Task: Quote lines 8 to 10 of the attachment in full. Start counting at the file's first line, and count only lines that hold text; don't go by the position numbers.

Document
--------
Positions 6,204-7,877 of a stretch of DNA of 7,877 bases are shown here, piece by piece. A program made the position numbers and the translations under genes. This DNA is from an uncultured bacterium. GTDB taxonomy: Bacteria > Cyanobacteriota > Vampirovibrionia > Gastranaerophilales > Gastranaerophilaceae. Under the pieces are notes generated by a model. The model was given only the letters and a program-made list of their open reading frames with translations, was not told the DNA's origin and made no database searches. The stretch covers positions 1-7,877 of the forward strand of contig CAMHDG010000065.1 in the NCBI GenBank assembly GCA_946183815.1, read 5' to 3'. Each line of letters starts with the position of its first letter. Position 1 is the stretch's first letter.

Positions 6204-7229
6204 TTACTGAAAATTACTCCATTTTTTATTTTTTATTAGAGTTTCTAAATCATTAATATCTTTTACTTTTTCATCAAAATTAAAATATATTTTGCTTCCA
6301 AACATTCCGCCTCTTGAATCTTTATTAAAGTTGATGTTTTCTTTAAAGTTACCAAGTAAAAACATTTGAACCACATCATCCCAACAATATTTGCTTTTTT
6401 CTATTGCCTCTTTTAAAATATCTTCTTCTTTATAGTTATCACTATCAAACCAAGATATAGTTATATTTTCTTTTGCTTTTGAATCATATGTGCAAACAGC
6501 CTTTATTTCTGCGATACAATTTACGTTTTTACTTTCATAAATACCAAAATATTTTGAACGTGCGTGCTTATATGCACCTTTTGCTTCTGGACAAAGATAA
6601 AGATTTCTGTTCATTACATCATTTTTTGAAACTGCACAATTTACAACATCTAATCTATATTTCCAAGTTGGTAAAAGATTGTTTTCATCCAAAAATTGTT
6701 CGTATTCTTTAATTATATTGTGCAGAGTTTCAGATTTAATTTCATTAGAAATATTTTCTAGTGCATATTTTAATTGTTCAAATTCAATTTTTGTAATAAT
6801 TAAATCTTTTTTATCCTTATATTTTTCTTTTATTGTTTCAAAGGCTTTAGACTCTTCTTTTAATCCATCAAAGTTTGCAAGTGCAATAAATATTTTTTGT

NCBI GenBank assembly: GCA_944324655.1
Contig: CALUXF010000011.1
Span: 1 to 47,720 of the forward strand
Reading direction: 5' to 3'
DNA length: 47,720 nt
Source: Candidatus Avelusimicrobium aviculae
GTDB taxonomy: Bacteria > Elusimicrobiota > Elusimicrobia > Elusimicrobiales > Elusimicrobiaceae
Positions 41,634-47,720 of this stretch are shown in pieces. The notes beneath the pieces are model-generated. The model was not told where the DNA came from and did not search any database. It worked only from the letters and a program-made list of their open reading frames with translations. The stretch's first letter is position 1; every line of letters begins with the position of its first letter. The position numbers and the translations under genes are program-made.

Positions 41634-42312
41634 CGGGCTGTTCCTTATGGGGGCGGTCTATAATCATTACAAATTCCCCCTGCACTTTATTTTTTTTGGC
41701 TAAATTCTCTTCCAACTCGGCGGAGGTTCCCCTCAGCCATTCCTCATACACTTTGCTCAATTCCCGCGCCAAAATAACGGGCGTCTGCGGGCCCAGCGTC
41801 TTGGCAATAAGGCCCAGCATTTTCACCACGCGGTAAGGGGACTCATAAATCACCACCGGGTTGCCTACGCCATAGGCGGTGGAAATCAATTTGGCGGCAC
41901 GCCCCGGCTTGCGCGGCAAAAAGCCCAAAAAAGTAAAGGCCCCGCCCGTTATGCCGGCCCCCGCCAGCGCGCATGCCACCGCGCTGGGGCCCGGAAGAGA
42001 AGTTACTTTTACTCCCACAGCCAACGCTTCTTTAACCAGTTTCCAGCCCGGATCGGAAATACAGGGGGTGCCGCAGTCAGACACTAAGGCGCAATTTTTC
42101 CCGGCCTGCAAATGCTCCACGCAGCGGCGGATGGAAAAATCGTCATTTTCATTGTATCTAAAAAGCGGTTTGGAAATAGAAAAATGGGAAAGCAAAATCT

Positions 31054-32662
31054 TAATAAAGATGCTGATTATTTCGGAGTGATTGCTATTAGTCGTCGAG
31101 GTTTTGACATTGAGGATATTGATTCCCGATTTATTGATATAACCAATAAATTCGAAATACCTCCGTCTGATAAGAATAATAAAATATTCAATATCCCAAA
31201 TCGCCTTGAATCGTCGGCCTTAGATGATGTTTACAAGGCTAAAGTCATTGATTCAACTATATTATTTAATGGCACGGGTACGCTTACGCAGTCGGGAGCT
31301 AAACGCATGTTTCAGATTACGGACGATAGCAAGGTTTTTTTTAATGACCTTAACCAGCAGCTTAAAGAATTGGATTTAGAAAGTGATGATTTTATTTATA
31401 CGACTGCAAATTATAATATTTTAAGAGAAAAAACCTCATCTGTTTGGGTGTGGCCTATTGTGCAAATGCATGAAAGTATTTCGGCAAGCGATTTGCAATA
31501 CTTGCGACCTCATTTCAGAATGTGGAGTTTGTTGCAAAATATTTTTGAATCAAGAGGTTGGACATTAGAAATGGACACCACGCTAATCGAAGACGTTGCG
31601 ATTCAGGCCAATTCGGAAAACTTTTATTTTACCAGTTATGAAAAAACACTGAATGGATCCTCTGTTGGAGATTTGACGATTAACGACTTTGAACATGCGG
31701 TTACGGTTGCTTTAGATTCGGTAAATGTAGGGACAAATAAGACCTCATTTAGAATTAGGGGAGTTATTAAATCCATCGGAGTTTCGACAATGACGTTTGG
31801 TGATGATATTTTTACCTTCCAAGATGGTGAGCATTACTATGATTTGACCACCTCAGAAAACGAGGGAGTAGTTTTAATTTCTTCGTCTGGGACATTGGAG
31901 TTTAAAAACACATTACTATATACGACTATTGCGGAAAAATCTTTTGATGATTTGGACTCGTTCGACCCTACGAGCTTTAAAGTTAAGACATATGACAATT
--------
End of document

6701 CGTATTCTTTAATTATATTGTGCAGAGTTTCAGATTTAATTTCATTAGAAATATTTTCTAGTGCATATTTTAATTGTTCAAATTCAATTTTTGTAATAAT
6801 TAAATCTTTTTTATCCTTATATTTTTCTTTTATTGTTTCAAAGGCTTTAGACTCTTCTTTTAATCCATCAAAGTTTGCAAGTGCAATAAATATTTTTTGT

NCBI GenBank assembly: GCA_944324655.1